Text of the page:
Meanwhile, the team were busy with reallocating the items from Margot’s pack into our 3 backpacks, whilst I helped her with taking some Panadol (and an hour later) Ibuprofen.
I felt calm throughout. The only time I felt uneasy was when Margot thought that due to the obvious deformity in her hand, she had dislocated it and asked me to relocate it. Although I’ve received training in relocating a dislocated shoulder in a wilderness environment, I knew nothing about wrists, other than there’s a LOT of bones and things that can go wrong in there. The fact is I’m not a medical professional, I don’t have training in that type of thing, so for me to operate outside of what I’ve been taught would have been ‘above my paygrade’. When it comes to issues of ‘Good Samaritan laws’, it’s generally accepted that if you act within the training that you have received, you minimise your exposure to issues of liability.
When it came to working out an evacuation plan for Margot, ie. trying to work out if we needed to call for backup either medically or for transport (helicopter) it came down to weighing up a few factors.
1) The nature of the injury
2) The level of pain
3) Current weather conditions
4) Distance and difficulty to the track head and our car
5) Margot’s overall fitness, ability and general state
6) Communication options
It can be a tricky balance, working out if a patient is ambulatory or not. Whether to push the button of the PLB or not.
In Margot’s case, where her pain levels were 7-8 yet in good spirits and physically capable otherwise, where the ridge line and mountain above us were covered in low cloud and we were in a densely forested area with multiple canopies, I felt that the best option would be to try to walk her out slowly, re-evaluating if any of these points changed.
And so she did. With a walking pole in her able hand and the rest of us taking her pack and sharing the contents, she headed down 6kms and 900 vertical metres of overgrown, damp track.
With MM up the front, clearing the path as best he could and helping her over fallen trees, whilst FF and I brought up the rear, she wowed us with her tenacity.
She favoured a ‘just keep going’ approach over too many rest stops – she had set her mind to get to the car.
We kept up the constant check-ins with her regarding pain levels and when 4 hrs had passed, offered more Paracetamol and Ibuprofen, along with that priceless prescription of ‘bucketloads of reassurance.’
The ability of humans to ‘hold it together’, when faced with trauma or stressful situations, especially when you can see a definitive light at the end of the tunnel, is remarkable.
Margot was a trooper and did more than hold it together over what must have been a very painful and difficult descent. She continued to hold it together at the Bright Medical Centre, where the Duty Nurse took one look at the photos I’d taken before applying the splint and sling and told her she wasn’t going to touch it, sending her directly to Wangaratta Hospital as it was obviously broken.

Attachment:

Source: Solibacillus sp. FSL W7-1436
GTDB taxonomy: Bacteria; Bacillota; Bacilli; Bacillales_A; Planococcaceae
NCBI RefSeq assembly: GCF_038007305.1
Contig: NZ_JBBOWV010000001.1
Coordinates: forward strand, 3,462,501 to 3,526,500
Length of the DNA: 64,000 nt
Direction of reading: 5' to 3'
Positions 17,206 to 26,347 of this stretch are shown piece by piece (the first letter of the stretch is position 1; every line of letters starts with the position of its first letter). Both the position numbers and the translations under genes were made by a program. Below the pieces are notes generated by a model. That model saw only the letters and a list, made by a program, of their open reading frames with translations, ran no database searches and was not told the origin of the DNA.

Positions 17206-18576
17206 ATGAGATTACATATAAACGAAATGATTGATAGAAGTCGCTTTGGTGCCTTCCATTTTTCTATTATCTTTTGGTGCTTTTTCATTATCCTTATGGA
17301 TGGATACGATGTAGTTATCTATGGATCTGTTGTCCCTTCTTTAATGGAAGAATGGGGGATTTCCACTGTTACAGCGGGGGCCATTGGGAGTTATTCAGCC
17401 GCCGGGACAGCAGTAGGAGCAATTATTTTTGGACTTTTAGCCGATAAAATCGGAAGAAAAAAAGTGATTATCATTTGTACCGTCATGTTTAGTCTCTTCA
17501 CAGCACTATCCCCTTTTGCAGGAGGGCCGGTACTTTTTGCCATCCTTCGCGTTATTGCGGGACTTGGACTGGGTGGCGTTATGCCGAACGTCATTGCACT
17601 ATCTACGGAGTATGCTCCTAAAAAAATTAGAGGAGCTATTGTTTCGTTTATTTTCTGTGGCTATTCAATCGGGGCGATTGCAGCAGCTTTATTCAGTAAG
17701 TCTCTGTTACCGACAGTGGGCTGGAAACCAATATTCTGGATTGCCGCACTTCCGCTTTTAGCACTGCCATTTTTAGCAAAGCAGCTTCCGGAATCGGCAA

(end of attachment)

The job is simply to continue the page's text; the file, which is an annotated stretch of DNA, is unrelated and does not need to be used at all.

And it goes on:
And again, at Wangaratta Hospital, where the medical staff praised the splint and sling and finally removed it to X-ray and confirm what we’d suspected. And again, where she went through two reset attempts (only one with local anaesthetic), before being plastered (the drugs were good) and FF drove her to Sydney.
Now, eight weeks later, post surgery with metal plates and screws, she is deep in physiotherapy and reports that her penmanship with her right hand is improving.
Here’s some thoughts, written with that right hand…
What were your first thoughts after realising that you’d hurt yourself?
It was so quick I don’t remember my left arm hitting the ground at all. But it hurt and when I looked over to it I thought, “Oh no, that is going to need medical attention.” I was lucky to be walking with not only good friends, but people who cope camly and practically in any situation. Everyone was wonderful in helping me down the rest of the spur. I felt bad they had to carry my stuff as I am not good at packing light.
Has the experience made you want to practice your own first aid more? Do another course?
I will definitely be doing another course when I have recovered. It made such a difference having people calmly knowing what to do. I want to be one of those people.
The doctors and nurses at the hospital were very impressed with my improvised splint and remote first aid care. The nurse at the first hospital didn’t even want to unwrap my arm as she thought we had done a better job.
What’s your advice to bushwalkers around first aid?
I think first aid is an important skill to have. When things go wrong we are often in the middle of nowhere with no phone reception and in my case many hours from professional medical help. Even setting off a PLB there could be an hour or 3 before help arrives. In a life threatening situation having some, or all, of your fellow walkers with up to date training could be your only chance of surviving.
What’s your advice to someone giving first aid to an injured person?
Keep calm. Even if you are freaking out on the inside, it makes such a difference if the person giving aid is calm.
What’s the difference between a standard Senior First Aid course and one that is specific for Wilderness or Remote Area First Aid?
It can get pretty confusing with all the different types of courses available and different training companies using words to describe the types of training they offer. Generally speaking, the progression of skills and expertise can be categorised by:
- Senior First Aid (ie. Call 000 and the experts can be here soon to take over)
- Remote Area First Aid (ie. You may not have phone coverage and the experts can’t get there for 30 mins or more)
- Wilderness First Aid (ie. You probably won’t have phone coverage and the experts can’t get there for several hours or more)
- Expedition / First Responder (ie. You’re in a leadership position in charge of other people, for multiple days, in remote/wilderness or expedition conditions, where the experts may be several hours to several days help away).